When are we old? How can experience and embodied knowledge be brought into creative play? And what is the role of dance in questioning the idealisation of youth in our culture?
In view of the demographic challenges faced by our society, the non-profit cultural organisation Bureau Ritter has been championing the value of age and experience since 2014 with its initiative DANCE ON.
The dominant view of age is that it is a period of mental and physical decline. Dancers are particularly affected by this belief as they are traditionally expected to retire from the stage around the age of 40 – at a point when other professions just begin to profit from their education and experience.
The DANCE ON ENSEMBLE for dancers over 40, founded in Berlin in 2015, shows that there is another way and that everyone wins: dancers, dance and society. Experienced dancers have the ability to tap into the mental and emotional depths of choreographic material. They are present with their entire lived experience. And their physical intelligence and charisma bring a new dimension to the performance that can increase the audience’s enjoyment of a piece.
Finally, the project also addresses a core problem in our society: how older people are valued. We believe that the life experience of older people is a valuable asset but that a change in thinking is needed to recognise it. DANCE ON works to achieve such a shift: As we see it, being old is not a condition that can be rigidly defined or described in numbers. In reality, ageing is a continuous process of growth and development that everyone experiences all the time – a state of being in constant motion.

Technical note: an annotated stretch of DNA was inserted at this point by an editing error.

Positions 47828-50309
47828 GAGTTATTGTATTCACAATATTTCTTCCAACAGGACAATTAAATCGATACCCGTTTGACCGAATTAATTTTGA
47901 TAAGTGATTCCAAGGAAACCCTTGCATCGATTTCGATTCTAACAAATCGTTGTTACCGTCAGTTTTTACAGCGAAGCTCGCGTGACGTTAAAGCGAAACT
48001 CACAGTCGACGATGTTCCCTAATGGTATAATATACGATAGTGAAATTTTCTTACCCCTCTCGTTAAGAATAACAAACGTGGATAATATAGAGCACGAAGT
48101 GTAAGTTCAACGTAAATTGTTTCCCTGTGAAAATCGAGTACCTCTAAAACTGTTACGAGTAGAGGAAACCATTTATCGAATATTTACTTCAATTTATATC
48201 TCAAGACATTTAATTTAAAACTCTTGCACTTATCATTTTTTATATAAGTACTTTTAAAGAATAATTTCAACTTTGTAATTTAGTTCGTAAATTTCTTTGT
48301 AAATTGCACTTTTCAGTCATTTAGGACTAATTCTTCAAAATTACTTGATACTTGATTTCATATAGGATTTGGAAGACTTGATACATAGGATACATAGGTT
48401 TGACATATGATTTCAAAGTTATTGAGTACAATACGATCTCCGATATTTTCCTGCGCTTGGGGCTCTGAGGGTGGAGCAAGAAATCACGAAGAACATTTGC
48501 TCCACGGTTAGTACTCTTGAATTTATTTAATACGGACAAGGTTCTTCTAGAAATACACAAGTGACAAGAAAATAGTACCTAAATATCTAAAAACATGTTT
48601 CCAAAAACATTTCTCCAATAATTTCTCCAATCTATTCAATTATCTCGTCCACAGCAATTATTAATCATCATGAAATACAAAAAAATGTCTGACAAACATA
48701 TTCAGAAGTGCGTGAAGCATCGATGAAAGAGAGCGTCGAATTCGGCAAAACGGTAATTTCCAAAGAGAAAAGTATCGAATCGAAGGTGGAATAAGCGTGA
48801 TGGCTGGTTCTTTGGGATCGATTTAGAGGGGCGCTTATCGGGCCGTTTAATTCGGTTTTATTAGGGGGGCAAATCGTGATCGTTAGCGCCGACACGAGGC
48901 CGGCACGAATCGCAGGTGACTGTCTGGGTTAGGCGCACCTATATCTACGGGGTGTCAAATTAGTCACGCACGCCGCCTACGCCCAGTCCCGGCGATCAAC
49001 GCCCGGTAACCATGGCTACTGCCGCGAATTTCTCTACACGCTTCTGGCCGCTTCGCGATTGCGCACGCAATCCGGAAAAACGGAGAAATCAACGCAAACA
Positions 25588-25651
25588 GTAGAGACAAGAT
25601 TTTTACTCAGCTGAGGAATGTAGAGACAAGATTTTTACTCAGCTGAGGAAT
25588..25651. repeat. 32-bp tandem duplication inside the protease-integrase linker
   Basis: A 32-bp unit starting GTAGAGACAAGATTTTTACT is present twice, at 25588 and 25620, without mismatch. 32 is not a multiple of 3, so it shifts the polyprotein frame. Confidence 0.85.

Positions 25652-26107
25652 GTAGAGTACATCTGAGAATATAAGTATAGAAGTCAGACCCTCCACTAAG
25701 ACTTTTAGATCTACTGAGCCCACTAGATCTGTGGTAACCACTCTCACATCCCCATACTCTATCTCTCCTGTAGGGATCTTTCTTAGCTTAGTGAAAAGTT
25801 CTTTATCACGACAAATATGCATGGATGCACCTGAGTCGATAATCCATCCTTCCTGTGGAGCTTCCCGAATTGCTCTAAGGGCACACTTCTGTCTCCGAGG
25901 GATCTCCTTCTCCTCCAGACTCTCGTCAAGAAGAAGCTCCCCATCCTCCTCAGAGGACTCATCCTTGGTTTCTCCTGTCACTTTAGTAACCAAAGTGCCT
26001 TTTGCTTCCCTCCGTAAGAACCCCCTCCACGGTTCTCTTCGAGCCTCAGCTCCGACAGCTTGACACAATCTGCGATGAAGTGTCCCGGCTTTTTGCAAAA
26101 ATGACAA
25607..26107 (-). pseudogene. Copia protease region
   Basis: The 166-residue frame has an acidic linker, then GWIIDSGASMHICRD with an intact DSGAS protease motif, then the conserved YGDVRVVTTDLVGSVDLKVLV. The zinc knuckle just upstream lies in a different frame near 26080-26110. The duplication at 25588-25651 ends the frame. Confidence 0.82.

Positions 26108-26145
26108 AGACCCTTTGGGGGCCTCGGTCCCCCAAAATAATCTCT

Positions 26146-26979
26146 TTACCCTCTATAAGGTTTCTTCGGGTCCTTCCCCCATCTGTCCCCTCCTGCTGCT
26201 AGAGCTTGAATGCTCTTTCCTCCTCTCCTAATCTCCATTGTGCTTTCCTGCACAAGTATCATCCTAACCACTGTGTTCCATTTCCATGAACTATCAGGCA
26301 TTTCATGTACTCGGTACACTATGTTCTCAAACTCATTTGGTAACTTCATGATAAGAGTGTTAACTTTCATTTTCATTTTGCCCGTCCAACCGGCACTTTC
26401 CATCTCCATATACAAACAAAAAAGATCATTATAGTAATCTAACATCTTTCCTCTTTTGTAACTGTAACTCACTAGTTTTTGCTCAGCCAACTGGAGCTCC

The dancers of the DANCE ON ENSEMBLE work with internationally renowned choreographers and directors to create a new repertoire. The productions then tour to reach a large audience. The intergenerational outreach programme DANCE ON PARTICIPATION runs alongside the performances to work directly with communities in several of the cities and towns that the ensemble tours to.
DANCE ON is creating strong alliances with its co-production partners on a national and international level. They include theMunich Kammerspiele, STUK Leuven, Kampnagel Hamburg, tanzhaus nrw, Berliner Ensemble, Sadler’s Wells London, Holland Dance Festival, Theater im Pfalzbau Ludwigshafen, Festspielhaus St. Pölten, Belgrade Dance Festival, and ADC - Association pour la Danse Contemporaine Genève. These alliances make an active contribution to establishing a dance repertoire 40+ and will ensure that the DANCE ON mission is implemented sustainably.
The DANCE ON Initiative is funded by The Federal Government Commissioner for Culture and the Media as well as by the Creative Europe programme of the European Union as part of DANCE ON, PASS ON, DREAM ON.